When your client is granted options, there are no immediate tax implications, Friedman notes. Tax kicks in when she exercises the options, assuming she’s employed by a public company (for rules on private companies, see “Private company stock options,” below).
“Tax calculation,” below, illustrates how the process would work.
Friedman notes that three elements are needed to qualify for a deduction on stock option income:
- the shares have to be prescribed shares, which essentially means plain-vanilla common shares;
- there has to be an arm’s-length relationship between your client and their employer firm; and
- the options cannot be in-the-money, so the amount your client pays to acquire the shares after the options vest must equal the stock’s FMV at the time the options are granted.
For instance, if the FMV of the company’s stock is $20 when your client is offered employment, the option price in the offer of employment has to be $20 for her to qualify for the tax deduction. The deduction is meant to incentivize employees to help businesses grow and to raise stock prices.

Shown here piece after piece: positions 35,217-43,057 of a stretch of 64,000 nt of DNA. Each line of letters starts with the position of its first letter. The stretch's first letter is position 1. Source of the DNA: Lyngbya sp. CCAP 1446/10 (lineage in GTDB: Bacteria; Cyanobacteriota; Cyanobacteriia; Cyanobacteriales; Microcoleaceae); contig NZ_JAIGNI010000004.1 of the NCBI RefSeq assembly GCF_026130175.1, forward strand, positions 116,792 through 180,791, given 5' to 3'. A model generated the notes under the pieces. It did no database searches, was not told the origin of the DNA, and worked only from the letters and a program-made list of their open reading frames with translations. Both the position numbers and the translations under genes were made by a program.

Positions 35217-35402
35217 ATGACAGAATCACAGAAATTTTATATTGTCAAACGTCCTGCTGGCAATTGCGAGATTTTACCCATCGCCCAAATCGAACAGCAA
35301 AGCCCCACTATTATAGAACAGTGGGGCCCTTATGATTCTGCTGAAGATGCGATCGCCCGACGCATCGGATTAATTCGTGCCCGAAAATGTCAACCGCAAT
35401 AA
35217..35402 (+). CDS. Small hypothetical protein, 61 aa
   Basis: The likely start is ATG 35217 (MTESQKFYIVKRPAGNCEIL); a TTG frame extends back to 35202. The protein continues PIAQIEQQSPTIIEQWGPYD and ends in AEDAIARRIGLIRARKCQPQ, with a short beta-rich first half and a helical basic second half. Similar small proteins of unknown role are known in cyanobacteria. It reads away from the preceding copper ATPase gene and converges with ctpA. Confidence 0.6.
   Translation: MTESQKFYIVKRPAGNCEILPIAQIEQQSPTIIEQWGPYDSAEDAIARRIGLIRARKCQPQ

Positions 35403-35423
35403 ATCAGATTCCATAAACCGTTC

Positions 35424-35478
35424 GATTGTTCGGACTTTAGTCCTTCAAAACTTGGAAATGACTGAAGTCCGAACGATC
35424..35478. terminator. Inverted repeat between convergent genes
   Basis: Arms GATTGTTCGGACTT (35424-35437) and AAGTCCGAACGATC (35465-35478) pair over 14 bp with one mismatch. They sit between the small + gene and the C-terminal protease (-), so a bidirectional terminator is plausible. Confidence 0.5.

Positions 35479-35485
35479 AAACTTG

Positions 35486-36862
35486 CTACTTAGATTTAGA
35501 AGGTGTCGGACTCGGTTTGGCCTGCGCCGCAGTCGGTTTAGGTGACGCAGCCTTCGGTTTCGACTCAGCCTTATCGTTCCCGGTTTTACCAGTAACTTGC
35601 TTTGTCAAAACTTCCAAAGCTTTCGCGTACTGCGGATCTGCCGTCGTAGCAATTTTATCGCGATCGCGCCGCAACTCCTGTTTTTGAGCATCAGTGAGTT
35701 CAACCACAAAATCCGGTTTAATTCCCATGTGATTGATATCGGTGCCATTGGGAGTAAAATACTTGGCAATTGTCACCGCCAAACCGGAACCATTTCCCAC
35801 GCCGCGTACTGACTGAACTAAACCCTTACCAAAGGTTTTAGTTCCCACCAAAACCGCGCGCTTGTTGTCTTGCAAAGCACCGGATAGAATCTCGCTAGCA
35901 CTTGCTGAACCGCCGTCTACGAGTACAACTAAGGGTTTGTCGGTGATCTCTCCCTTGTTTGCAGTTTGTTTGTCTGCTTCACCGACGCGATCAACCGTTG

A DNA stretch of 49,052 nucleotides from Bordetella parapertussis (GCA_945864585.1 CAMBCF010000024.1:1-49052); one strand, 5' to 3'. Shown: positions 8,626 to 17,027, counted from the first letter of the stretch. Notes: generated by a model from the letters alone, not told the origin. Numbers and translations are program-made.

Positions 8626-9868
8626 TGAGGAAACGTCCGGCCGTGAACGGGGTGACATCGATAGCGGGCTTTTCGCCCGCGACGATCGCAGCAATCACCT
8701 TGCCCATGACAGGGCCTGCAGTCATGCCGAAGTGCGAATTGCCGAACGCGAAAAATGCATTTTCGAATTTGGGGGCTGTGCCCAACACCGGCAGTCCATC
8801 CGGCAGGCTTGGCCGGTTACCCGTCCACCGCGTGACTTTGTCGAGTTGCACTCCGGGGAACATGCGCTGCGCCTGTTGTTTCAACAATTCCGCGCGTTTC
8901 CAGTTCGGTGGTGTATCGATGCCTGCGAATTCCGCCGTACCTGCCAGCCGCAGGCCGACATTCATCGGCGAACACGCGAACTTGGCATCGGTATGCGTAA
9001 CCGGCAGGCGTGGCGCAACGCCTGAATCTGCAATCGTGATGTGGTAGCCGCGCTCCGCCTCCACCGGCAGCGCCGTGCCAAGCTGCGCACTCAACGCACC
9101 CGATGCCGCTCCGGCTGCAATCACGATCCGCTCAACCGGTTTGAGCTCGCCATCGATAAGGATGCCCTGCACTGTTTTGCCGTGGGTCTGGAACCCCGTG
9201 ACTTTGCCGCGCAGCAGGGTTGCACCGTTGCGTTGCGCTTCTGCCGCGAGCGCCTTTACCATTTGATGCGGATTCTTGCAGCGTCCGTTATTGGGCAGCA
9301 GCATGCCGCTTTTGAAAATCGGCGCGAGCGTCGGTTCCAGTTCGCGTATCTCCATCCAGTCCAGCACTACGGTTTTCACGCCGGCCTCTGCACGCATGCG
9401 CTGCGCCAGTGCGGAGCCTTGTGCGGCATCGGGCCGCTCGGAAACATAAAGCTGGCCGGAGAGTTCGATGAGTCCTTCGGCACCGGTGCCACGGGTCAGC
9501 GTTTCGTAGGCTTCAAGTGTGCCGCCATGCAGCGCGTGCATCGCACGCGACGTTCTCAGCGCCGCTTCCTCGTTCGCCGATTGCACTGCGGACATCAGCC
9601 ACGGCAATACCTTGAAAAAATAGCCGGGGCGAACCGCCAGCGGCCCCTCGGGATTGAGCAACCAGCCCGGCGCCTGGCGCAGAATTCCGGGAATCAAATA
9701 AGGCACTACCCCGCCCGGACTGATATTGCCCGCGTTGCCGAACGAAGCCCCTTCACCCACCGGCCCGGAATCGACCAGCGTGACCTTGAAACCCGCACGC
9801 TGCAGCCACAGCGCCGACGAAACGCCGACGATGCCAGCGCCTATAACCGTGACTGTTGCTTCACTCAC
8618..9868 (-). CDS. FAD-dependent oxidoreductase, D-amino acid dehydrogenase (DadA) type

Not created equal
People tend to think stock options can make them rich. But not all plans are created equal, and some aren’t even that attractive, notes Bernard Pinsky, a partner at Clark Wilson LLP in Vancouver.
“People think more about [option] price and how many they get, and they probably don’t think much about [the plan’s] specific terms, such as what happens on death. And, probably, no one thinks they’re going to die in the next little while [so as to] make it important to them.”
He says plan documents typically aren’t overly complicated, so in most cases it isn’t necessary to get help from a lawyer. But clients have to read the plans, because there may be terms they won’t like.